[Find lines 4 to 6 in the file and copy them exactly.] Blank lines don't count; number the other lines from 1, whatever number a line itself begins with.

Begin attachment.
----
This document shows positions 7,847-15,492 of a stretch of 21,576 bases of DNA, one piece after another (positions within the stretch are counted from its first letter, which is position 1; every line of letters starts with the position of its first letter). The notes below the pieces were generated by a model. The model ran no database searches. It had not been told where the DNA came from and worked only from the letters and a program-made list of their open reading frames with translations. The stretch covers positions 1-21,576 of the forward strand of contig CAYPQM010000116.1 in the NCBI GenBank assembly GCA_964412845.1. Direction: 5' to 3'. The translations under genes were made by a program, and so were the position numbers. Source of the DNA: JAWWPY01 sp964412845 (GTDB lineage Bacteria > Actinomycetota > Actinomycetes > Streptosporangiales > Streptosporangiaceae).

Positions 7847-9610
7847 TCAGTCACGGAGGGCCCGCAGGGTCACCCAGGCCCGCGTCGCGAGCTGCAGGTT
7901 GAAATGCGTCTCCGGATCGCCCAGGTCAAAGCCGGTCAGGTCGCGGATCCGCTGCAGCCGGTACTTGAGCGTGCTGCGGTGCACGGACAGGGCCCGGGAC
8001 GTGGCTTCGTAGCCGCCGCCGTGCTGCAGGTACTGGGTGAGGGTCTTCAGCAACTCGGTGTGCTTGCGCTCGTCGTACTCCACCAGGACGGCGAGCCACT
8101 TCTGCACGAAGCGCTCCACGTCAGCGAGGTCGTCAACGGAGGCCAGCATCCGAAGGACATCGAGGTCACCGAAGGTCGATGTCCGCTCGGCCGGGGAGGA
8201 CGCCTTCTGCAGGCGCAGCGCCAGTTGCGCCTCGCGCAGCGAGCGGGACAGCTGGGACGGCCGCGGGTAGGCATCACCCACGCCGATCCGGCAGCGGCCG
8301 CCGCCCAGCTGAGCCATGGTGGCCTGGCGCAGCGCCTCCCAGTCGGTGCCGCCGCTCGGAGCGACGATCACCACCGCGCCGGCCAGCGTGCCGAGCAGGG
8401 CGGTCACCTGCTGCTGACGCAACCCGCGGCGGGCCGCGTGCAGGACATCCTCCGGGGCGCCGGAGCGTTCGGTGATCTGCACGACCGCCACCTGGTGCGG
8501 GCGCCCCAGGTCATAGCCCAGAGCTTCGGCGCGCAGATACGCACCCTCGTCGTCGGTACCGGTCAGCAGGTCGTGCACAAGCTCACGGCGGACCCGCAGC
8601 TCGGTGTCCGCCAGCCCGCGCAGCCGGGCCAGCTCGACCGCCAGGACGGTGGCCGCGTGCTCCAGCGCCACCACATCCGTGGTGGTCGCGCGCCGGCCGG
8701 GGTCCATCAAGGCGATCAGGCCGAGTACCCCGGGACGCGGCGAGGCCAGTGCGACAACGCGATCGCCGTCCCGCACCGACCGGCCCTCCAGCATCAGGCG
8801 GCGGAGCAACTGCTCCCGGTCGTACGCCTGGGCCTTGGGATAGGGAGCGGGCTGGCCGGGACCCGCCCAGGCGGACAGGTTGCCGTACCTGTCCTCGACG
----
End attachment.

7901 GAAATGCGTCTCCGGATCGCCCAGGTCAAAGCCGGTCAGGTCGCGGATCCGCTGCAGCCGGTACTTGAGCGTGCTGCGGTGCACGGACAGGGCCCGGGAC
8001 GTGGCTTCGTAGCCGCCGCCGTGCTGCAGGTACTGGGTGAGGGTCTTCAGCAACTCGGTGTGCTTGCGCTCGTCGTACTCCACCAGGACGGCGAGCCACT
8101 TCTGCACGAAGCGCTCCACGTCAGCGAGGTCGTCAACGGAGGCCAGCATCCGAAGGACATCGAGGTCACCGAAGGTCGATGTCCGCTCGGCCGGGGAGGA